It's always exciting to hear a point of view that often engages the heart, soul, and intellect all in one. I feel fortunate to be a member of B'nai Jeshurun in New York City. It's a very unique place. Very smart, historic, musical -- even theatrical. Progressive, political. So whenever one of the rabbi's at BJ speak you're in for a treat. It's not just "another rabbi."

* Is life harder on women than on men?

My mother would definitely say 'it's a man's world.' As an actress I didn't feel it as much as I do now. I love being a woman, but I don't feel the world quite embraces a woman's power. And in many instances it is stronger than a man's. We've not made as much headway in that arena as people would like. Or admit.

* Is synagogue a good or a bad place to meet a man?

If you meet a man there it's a good place, if you don't, it isn't. It hasn't worked for me. I go to BJ to pray! Theoretically it's a good place. But theoretically so is JDate.

* Is the Upper West Side a good or a bad place to be single?

When I came to New York the Upper West Side meant bohemian and theater people. Dance studios, voice teachers, actors, and artists. The city has changed a lot and so has the Upper West Side. It's a neighborhood. It doesn't seem to be a big singles hangout to me unless, perhaps, if you're in your twenties. But New York is a pretty easy place to get around. You can always leave and go to another part of the city or Brooklyn if you think you'll have a better shot elsewhere.

* As a man, I usually find the prospect of sex with someone I barely know much more exciting than sex with someone I know well (because the stranger I am able to sexually objectify while you can't objectify someone you know well). Do you think men & women are different in what turns them on and how do you deal with the differences, if any? Do you cry or laugh or both?

I used to laugh a lot more about it than I do now. It's a really sad situation. You're honest about admitting what you just did, but honestly, that's a lot of why there are so many problems in creating relationships. Because these days there are so few stakes in the need to have a relationship, people go through each other on their way to the next.

The Internet has made it way too easy to objectify people. And people are objectifying sex. Women are beginning to do it to get even with men. And while women can do it too, I believe it's emotionally easier for men. However, now everyone is losing.

I think we'd be in better shape taking sex away from men for awhile. Bring back courtship. Getting to know someone. Earning sex. Earning love. There's no love in this equation. There's a real lack of compassion. Not to mention the absence of passion. Aimee, in The Shiksa Syndrome, does find love. She needs it. We all do.

Nov. 16, 2008

I call novelist Laurie Graff Nov. 16.

Her new book is called The Shiksa Syndrome.

She lives on the Upper West Side of Manhattan.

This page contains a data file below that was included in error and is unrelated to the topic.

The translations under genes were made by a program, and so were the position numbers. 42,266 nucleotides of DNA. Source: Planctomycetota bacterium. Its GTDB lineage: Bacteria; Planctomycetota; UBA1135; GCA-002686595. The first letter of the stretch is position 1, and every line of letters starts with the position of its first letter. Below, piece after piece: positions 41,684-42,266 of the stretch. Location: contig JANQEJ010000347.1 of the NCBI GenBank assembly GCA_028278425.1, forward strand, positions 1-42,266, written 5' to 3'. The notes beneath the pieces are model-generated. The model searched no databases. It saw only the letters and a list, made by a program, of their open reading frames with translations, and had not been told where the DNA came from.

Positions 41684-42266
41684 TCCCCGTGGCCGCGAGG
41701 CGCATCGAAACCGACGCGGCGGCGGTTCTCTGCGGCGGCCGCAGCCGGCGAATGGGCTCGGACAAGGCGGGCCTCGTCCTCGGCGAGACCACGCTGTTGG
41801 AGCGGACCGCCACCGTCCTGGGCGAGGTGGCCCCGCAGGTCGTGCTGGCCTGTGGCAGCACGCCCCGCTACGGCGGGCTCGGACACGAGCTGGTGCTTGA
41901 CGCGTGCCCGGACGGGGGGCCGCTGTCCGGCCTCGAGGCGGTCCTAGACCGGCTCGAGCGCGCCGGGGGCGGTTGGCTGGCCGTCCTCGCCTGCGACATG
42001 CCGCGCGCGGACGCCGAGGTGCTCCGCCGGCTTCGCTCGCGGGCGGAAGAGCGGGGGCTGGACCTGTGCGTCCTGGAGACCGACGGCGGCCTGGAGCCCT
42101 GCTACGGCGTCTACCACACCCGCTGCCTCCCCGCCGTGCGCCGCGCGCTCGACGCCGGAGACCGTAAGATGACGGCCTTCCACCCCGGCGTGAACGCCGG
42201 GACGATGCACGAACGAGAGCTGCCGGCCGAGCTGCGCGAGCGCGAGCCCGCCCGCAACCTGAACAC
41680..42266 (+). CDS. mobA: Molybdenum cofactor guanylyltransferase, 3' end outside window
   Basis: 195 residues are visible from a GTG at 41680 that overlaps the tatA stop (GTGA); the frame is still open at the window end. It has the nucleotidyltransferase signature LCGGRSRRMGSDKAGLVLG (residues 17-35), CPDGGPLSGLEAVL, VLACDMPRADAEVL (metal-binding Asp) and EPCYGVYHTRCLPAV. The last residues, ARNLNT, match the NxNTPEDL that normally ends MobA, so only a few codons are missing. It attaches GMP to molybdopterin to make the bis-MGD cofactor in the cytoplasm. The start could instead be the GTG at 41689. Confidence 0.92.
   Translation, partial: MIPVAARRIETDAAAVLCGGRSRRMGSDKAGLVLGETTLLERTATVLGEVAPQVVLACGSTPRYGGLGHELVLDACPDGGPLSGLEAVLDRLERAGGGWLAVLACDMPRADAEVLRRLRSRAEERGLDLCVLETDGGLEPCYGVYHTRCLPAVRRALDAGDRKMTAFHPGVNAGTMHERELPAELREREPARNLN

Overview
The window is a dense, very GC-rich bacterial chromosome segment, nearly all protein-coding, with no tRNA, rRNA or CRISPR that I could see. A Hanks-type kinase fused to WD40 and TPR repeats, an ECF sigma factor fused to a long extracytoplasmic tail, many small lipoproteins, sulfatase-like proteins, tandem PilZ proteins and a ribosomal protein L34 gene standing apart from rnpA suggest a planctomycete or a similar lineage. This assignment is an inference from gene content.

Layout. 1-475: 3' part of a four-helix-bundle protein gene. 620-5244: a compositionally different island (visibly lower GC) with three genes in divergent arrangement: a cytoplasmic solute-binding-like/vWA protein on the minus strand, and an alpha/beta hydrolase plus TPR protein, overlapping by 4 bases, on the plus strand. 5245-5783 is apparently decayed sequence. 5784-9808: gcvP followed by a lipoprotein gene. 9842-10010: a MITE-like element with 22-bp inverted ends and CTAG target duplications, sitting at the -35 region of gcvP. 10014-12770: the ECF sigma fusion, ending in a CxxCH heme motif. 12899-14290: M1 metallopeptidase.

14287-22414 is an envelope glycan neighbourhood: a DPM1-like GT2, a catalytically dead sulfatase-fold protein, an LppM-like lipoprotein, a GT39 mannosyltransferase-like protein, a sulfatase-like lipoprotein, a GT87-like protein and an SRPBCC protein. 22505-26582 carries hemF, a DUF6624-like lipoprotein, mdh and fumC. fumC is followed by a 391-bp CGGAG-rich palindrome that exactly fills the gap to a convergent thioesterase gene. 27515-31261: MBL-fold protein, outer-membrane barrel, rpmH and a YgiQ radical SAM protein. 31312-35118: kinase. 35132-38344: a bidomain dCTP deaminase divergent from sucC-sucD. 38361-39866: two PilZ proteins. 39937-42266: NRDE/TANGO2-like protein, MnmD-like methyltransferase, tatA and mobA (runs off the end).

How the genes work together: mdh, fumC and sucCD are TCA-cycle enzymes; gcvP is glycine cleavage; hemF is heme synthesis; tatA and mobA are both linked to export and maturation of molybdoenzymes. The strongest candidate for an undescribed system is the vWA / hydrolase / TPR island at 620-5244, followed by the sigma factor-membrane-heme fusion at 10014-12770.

Luke: "Do you still do performances?"

Laurie: "I haven't really acted since all this book stuff started. There's only so much time in a day.

"It's six o'clock at night here and it feels like midnight. It's been so gloomy."

Luke: "I love LA with its sunshine. I'd like to live in Israel. I always thought that if I became a successful writer, people would fly me all over the world."

Laurie: "When I did the audition for the Jewish Book Council, I thought they were going to grab me. About 20 people came over to me afterward and said they wanted to have me to their synagogue. And only this Irvine JCC booked me."

Luke: "I wonder if it is the downturn in the economy."

Laurie: "No. This was in July. In fact, two substantial cities came over to me that night and said, 'You did a great job presenting this but there's no way we're going to say the word 'shiksa' in our congregation. It's pejorative.'

"Are you kidding?

"She said, 'We can't use those kinds of Yiddish words.'

"I grew up with those Yiddish words. I'm a New Yorker.

"Well, New Yorkers... (phew).

"I was careful in how I dressed. I mentioned in my speech I was an actress.  And as I walked around all night, they said, 'There's the shiksa actress!' I was called that years ago; it started the whole idea.

"One woman actually said to me, 'This is just too controversial a topic.'

"And in 2008."

Dec. 4, 2008:

Watch here. Temple Israel hosts Laurie's talk.

Graff, who lives on Manhattan's Upper West Side, dropped her pet at doggie daycare on Highland before coming tonight.

Laurie: "It's my brother's birthday this Saturday. He has a big party. I was coming out for this party. My book was released last month. How could I come to Los Angeles and not do things? You need to have friends in high places. My really good friend Terry Feinstein's husband Danny Maseng is the cantor here. I lost my good neighbors from upstate New York. They moved out here in July and hooked up with Stefanie [Steingold].